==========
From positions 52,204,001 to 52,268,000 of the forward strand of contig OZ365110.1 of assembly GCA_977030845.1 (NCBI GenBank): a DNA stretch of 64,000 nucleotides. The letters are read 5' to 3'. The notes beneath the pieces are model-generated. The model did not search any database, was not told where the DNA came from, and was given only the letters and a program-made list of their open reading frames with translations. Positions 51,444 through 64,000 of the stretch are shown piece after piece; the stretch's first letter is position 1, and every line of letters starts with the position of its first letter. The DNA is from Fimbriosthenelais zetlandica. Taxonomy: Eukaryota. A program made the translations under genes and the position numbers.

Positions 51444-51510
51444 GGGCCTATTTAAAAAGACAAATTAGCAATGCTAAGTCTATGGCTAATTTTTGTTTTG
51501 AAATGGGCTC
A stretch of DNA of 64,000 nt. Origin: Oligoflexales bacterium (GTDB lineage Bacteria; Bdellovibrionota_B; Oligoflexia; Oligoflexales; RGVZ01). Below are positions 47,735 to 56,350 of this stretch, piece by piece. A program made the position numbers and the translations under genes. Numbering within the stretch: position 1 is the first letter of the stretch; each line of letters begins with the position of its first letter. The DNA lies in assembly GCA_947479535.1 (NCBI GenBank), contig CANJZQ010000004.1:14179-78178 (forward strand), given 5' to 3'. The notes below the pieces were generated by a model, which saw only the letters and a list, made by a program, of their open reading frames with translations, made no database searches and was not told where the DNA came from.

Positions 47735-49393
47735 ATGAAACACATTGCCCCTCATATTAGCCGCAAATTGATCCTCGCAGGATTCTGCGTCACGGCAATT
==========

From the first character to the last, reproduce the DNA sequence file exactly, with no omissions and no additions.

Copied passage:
From positions 52,204,001 to 52,268,000 of the forward strand of contig OZ365110.1 of assembly GCA_977030845.1 (NCBI GenBank): a DNA stretch of 64,000 nucleotides. The letters are read 5' to 3'. The notes beneath the pieces are model-generated. The model did not search any database, was not told where the DNA came from, and was given only the letters and a program-made list of their open reading frames with translations. Positions 51,444 through 64,000 of the stretch are shown piece after piece; the stretch's first letter is position 1, and every line of letters starts with the position of its first letter. The DNA is from Fimbriosthenelais zetlandica. Taxonomy: Eukaryota. A program made the translations under genes and the position numbers.

Positions 51444-51510
51444 GGGCCTATTTAAAAAGACAAATTAGCAATGCTAAGTCTATGGCTAATTTTTGTTTTG
51501 AAATGGGCTC
A stretch of DNA of 64,000 nt. Origin: Oligoflexales bacterium (GTDB lineage Bacteria; Bdellovibrionota_B; Oligoflexia; Oligoflexales; RGVZ01). Below are positions 47,735 to 56,350 of this stretch, piece by piece. A program made the position numbers and the translations under genes. Numbering within the stretch: position 1 is the first letter of the stretch; each line of letters begins with the position of its first letter. The DNA lies in assembly GCA_947479535.1 (NCBI GenBank), contig CANJZQ010000004.1:14179-78178 (forward strand), given 5' to 3'. The notes below the pieces were generated by a model, which saw only the letters and a list, made by a program, of their open reading frames with translations, made no database searches and was not told where the DNA came from.

Positions 47735-49393
47735 ATGAAACACATTGCCCCTCATATTAGCCGCAAATTGATCCTCGCAGGATTCTGCGTCACGGCAATT